And so, just as the year is ending, here is the Round Up for 2021. Overall, there were 154 reviews returned
of 105 books.

The following books received multiple reviews during 2021

  1. The Husband Poisoner by Tanya Bretherton  (4 reviews)
  2. With My Little Eye by Sandra Hogan (4 reviews)
  3. Growing Up Disabled in Australia edited by Carly Findlay (3 reviews)
  4. Fury by Kathryn Heyman (3 reviews)
  5. One Last Dance by Emma Jayne Holmes (3 reviews)
  6. Vida: A Woman for Our Time by Jacqueline Kent (3 reviews)
  7. The Schoolgirl Strangler by Katherine Kovacic (3 reviews)
  8. Daughter of the River Country by Dianne O’Brien and Sue Williams (3 reviews)
  9. The Freedom Circus by Sue Smethurst (3 reviews)

Out of curiosity, I went back to see which books had received the most reviews since the Australian Women Writers Challenge started. There have been 1545 reviews in total of 857 books, which suggests that many books received more than one review over the ten years that the challenge operated.

The 21 most reviewed books were:

  1.  The Hate Race by Maxine Beneba Clarke (18 reviews)
  2. The Trauma Cleaner by Sarah Krasnostein (16 reviews)
  3. Am I Black Enough For You? By Anita Heiss (15 reviews)
  4. Any Ordinary Day by Leigh Sales (12 reviews)
  5. Eggshell Skull by Bri Lee (12 reviews)
  6. Reckoning by Magda Szubanski (11 reviews)
  7. Finding Eliza by Larissa Behrendt (10 reviews)
  8. The Fictional Woman by Tara Moss (10 reviews)
  9. Forgotten Rebels of Eureka by Clare Wright (10 reviews)
  10. Growing Up Aboriginal in Australia edited by Anita Heiss (9 reviews)
  11. Small Acts of Disappearance by Fiona Wright (9 reviews)
  12. The Erratics by Vicki Laveau-Harvie (9 reviews)
  13. Victoria: The Queen by Julia Baird (8 reviews)
  14. Of Ashes and Rivers that Run to the Sea by Marie Munkara (8 reviews)
  15. Boy, Lost: A Family Memoir by Kristina Olsson (8 reviews)
  16. Stasiland by Anna Funder (7 reviews)
  17. You’ll Be Sorry When I’m Dead by Marieke Hardy (7 reviews)
  18. Your Own Kind of Girl by Claire Bowditch (7 reviews)
  19. Vida: A Woman for Our Time by Jacqueline Kent (6 reviews)
  20. Hearing Maud  by Jessica White (6 reviews)

And in keeping with the three-part structure of this genre in the Challenge, here are the top three books under each category

HISTORY: Finding Eliza by Larissa Behrendt;  Forgotten Rebels of Eureka by Clare Wright and Victoria: The Queen by Julia Baird (which could have gone under biography too)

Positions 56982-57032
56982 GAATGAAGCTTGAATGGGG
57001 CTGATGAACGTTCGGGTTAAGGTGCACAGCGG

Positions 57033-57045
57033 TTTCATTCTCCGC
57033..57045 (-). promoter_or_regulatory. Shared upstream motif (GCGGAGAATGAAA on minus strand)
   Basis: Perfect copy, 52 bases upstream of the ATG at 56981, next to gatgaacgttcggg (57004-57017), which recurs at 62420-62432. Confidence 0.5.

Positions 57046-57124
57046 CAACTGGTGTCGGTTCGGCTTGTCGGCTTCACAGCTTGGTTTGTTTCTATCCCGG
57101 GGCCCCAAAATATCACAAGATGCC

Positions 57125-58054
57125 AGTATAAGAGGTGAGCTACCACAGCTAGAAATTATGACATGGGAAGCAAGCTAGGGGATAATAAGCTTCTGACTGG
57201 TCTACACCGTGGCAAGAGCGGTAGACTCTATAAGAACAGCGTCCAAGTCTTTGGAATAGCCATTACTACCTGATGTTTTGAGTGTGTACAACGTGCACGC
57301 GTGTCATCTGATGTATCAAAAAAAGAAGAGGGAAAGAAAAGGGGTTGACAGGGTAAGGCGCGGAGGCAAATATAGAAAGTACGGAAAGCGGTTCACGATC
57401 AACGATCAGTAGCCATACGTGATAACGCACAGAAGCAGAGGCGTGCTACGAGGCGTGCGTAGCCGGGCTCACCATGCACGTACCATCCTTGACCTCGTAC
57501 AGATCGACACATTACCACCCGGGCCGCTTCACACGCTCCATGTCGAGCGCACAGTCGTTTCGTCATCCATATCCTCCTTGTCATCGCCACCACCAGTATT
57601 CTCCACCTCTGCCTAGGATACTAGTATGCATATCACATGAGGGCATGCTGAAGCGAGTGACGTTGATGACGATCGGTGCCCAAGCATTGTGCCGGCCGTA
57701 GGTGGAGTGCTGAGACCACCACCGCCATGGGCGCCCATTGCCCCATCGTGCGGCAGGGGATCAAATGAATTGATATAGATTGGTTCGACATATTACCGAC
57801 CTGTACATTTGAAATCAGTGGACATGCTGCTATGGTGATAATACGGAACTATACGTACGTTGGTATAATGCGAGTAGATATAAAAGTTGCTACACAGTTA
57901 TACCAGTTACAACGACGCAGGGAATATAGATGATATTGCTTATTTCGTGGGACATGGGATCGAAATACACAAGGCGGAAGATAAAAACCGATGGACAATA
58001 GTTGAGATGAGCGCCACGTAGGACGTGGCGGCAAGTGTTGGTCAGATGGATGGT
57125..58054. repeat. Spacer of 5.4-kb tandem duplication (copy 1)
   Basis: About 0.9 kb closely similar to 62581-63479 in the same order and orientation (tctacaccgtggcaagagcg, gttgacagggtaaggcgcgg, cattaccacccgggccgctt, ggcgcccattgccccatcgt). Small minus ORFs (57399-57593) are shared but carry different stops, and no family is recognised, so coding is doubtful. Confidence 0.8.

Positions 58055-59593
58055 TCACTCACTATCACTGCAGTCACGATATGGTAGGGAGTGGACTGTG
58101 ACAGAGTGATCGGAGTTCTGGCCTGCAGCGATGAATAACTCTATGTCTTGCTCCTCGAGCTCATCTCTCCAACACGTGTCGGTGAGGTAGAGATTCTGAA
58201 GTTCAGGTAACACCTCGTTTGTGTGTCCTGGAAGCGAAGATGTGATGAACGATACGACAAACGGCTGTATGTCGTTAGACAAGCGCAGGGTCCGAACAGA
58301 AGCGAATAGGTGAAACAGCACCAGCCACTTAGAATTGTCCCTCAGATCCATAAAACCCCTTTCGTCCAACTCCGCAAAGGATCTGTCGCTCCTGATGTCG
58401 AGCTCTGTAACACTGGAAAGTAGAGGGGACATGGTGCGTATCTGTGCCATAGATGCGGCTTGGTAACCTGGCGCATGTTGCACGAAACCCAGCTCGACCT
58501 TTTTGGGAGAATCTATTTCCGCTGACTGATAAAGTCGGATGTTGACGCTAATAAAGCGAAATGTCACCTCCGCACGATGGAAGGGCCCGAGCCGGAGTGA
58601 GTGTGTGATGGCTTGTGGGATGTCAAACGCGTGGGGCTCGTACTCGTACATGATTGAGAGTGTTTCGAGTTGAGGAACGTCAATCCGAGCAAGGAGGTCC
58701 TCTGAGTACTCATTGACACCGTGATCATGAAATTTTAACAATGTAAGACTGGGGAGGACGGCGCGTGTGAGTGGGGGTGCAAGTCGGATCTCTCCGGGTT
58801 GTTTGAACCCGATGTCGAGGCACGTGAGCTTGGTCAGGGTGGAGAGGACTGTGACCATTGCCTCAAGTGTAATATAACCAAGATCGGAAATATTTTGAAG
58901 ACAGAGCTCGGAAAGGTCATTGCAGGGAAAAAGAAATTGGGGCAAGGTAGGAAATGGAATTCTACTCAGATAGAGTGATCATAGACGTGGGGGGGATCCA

MEMOIR: The Hate Race by Maxine Beneba Clarke; Am I Black Enough for You? by Anita Heiss; Reckoning by Magda Szubanski

BIOGRAPHY: The Trauma Cleaner by Sarah Krasnostein;  Any Ordinary Day by Leigh Sales, Eggshell Skull by Bri Lee

As you have no doubt realized from other Round Ups, the Australian Women Writers Challenge will be changing direction from 2022, focussing on women writers from the 19th and 20th centuries. Of course, history memoir and biography from earlier times will continue to be represented here, but if you want more contemporary reviews, please join the  Facebook groups: Love Reading Books by Aussie Women and Australian Women Writers News and Events.

Thank you to the many reviewers who have been generous with their opinions and appraisals. And thank you, too, to the organizers behind the scenes- Elizabeth and Theresa during my time of involvement. From the perspective of ten years on, certainly in terms of memoir, Australian women writers are well-represented. However, for history and to a lesser extent biography (and I know that this is special pleading), I think of Clare Wright’s anecdote about going to airport bookshops to check out their ‘history’ table (she rather more colourfully called it ‘the d**k table’), dominated by thick books written by blokes with their names in big letters. Soldiers, battles, explorers, sportsmen and male politicians continue to feature, despite women historians doing very well in Prime Ministers’ and Premiers’ history prizes year after year. For myself, I’ve really enjoyed spurring myself to keep the ‘H’ in the History, Memoir and Biography genre of the Challenge. Long may it be so!